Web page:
- Recently managed complex case preparations for a series of corporate litigation cases, overseeing a team of junior paralegals. Streamlined workflow and improved team efficiency by implementing advanced legal software solutions, including CaseMap and TimeMap, which enhanced productivity by 40%.
Detail Your Employment History
Begin by listing your employment history in reverse chronological order, starting with your most recent role. This allows potential employers to see your recent experience upfront, which holds greater value. Keep in mind that brevity is key.
As you go further back in time, reduce the level of detail to ensure your CV doesn’t exceed two pages. Employers are less likely to read lengthy CVs.
When writing about your responsibilities on your CV, focus on how you’ve excelled in those roles, especially as a Paralegal. Instead of simply stating “Handled legal document preparation,” you could say, “Efficiently prepared and organized over 200 legal documents for high-stakes litigation cases, contributing to a 20% increase in successful case outcomes.” This way, you’re not just mentioning your task, but also demonstrating your impact and expertise in handling significant legal challenges. It shows you’re not only capable of document preparation but also that your work directly contributes to the success of important cases.
Detail Your Education History
Keep your CV concise, aiming for a two-page limit. The education section can often be streamlined.
Highlight the most relevant qualifications. For instance, if you have a degree, your A-levels become less significant. Similarly, if you’re in the U.S., having an MBA overshadows your high school GPA.
Unless an older educational milestone is crucial for the job or highly pertinent, focus on showcasing your Bachelor’s degree, post-graduate studies, or professional certifications. If you lack these, mention your latest qualifications. Remember, having a Master’s suggests you’ve finished school, so no need to state the obvious. Only include your educational background if it’s pertinent to the job.
Tactically structure your CV to the ‘most wanted’ attributes of the job description. For example, if the job description values “qualified”, then place your qualifications first; if they want someone with RECENT experience, put your last job up top. If they want multiple years of experience, highlight your tenure.
We always recommend that you have a Professional Summary up top (after your name/contact info), as it will be the first thing that anyone reads. As discussed earlier, this should be tailored towards the job advert and showcase your experience and skills in what the employer is looking for.
A fairly typical structure would go:
- Name and contact info
- Professional Summary
- Current (or most recent employment)
- Education & Professional Qualifications
- Employment History
WHAT NOT TO DO
Now that we’ve discussed what you should be including in your CV, let’s look at some things that you should avoid doing.
- Do not include personal history or likes. Employers are not going to care about your hobbies, so unless you have some inside information that the hiring manager only hires people who play a particular sport, for example, then leave your extracurricular activities off your CV. This does not extend to things like volunteer or charity work. Definitely include that if you have the space.
- Do not list your skillset and the tools/applications you have experience with. It takes up valuable space and is often obvious (Skilled in Excel…?). Instead, include these in your achievements section (Example: “Used Asana to manage and coordinate tasks for a remote team of 25 members”).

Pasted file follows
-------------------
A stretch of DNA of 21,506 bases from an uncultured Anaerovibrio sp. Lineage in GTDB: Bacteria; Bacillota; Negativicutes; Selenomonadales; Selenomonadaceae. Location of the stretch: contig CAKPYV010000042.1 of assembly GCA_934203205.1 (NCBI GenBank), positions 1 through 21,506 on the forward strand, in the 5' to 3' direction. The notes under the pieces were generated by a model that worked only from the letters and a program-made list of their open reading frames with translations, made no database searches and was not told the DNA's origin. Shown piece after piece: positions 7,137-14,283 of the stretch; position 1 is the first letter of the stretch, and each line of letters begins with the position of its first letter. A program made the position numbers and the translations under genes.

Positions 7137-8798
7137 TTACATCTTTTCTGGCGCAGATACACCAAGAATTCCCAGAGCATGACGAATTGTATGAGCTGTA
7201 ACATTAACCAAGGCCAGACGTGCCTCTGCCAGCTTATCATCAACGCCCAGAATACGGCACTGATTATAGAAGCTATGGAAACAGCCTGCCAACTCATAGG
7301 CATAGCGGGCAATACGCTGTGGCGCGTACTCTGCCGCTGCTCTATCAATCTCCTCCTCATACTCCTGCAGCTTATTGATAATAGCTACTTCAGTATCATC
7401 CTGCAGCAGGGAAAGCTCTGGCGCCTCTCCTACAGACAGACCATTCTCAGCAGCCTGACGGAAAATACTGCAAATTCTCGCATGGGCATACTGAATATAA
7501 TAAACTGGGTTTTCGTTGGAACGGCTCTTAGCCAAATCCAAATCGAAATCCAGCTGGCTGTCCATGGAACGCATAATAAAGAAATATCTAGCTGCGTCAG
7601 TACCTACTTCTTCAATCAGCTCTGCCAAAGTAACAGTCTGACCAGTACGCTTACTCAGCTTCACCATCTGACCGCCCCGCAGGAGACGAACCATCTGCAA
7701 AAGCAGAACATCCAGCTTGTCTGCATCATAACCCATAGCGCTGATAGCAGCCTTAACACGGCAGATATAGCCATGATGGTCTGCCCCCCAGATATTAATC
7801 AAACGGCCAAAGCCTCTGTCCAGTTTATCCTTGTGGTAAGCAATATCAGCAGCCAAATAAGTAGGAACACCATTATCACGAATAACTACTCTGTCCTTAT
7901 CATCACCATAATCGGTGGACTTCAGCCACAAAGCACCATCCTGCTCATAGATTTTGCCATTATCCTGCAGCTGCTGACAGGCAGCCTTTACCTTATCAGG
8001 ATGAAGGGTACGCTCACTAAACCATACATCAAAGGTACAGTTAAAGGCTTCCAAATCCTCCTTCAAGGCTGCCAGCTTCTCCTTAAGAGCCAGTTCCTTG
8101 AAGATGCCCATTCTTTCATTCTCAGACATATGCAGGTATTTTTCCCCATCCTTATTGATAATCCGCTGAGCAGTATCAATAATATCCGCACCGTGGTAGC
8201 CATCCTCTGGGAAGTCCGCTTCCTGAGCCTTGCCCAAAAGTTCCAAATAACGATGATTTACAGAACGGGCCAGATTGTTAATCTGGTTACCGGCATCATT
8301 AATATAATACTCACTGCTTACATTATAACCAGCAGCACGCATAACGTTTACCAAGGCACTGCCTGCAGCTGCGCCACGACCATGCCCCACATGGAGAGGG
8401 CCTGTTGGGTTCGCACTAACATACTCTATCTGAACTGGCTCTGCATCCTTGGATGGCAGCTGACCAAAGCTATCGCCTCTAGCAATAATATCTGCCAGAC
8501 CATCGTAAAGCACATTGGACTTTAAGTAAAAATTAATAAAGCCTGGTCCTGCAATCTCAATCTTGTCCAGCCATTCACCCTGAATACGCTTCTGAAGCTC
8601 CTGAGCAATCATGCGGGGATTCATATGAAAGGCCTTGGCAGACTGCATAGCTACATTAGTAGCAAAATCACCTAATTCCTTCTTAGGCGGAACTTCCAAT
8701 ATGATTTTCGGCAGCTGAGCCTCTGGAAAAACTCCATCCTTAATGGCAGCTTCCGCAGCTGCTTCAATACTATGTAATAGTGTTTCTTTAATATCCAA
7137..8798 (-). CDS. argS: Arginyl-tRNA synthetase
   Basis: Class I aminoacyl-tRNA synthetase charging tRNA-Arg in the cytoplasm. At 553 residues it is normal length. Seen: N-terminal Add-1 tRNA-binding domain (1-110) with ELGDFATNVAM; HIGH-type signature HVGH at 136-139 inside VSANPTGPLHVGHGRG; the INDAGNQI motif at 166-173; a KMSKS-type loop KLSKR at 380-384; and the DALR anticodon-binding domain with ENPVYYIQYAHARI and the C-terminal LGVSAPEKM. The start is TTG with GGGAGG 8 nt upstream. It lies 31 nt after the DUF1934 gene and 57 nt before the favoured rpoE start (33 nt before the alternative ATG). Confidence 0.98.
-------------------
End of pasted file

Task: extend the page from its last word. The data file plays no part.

- Do not include references or “references available on request”. If employers want a reference, they will ask you for them; otherwise, this is just wasted space on your CV.
- Do not include a photo of yourself unless specifically asked. In many countries, including the UK and US, you should not include a photo of yourself on your CV/resume. Companies don’t want you to do it, as it opens them up to liability, and there is absolutely nothing for you to gain by doing so – plus, you are making it easier for firms to discriminate against you, either implicitly or explicitly.
- Do not use any fancy graphic or artistic CV format. Most CVs come in a standard format, allowing Application Tracking Software, recruiters and hiring managers to easily pick out the key pieces of information they need quickly based on their experience. If you throw them a CV in an artistic format, they are more likely to get annoyed and throw your application away. This is not a situation where standing out is good. You want your skills/experience to be noted, not your CV format.
- Do not include your previous salaries. This will severely impact your negotiation abilities down the line.
Paralegal CV Tips – Recap
Let’s recap what we’ve discussed so far:
Understand the Role and Tailor Your CV
🎯 Every paralegal role can be different. Make sure to tailor your CV to match the specific requirements of the job you’re applying for. Highlight relevant skills and experiences that align with the job description.
Highlight Legal Skills and Knowledge
⚖️ Focus on showcasing your legal skills. Include your proficiency in legal research, document preparation, case management, and understanding of legal terminology. Mention any legal software you’re skilled in, like LexisNexis or Westlaw.
Showcase Your Achievements
🌟 Instead of just listing job duties, highlight your achievements. For example, if you helped reduce case preparation time, mention how much time was saved and the impact it had.
Education and Certifications
📚 Clearly list your educational background, including any degrees and certifications relevant to the paralegal field. If you have a paralegal certificate or any specialized training, make sure it’s prominently featured.
💼 Detail your professional experience in a clear and concise manner. Start with your most recent job and work backwards. For each role, include your title, the name of the firm or organization, and the dates of employment.
Volunteer Work and Internships
🤝 If you have any volunteer experience or internships related to law, include them. They can demonstrate your commitment and interest in the legal field, especially if you’re new to the profession.
Keep It Concise and Error-Free
✂️ Your CV should be clear, concise, and free of any spelling or grammatical errors. Aim for a maximum of two pages. Proofread it multiple times or have someone else review it.
📄 Use a clean, professional format. Avoid overly decorative fonts or layouts. Make sure your CV is easy to read and looks professional at a glance.
Paralegal CV Sample
Below is an example CV from someone with a number of years experience in the field. For an editable .DOCX version, click here.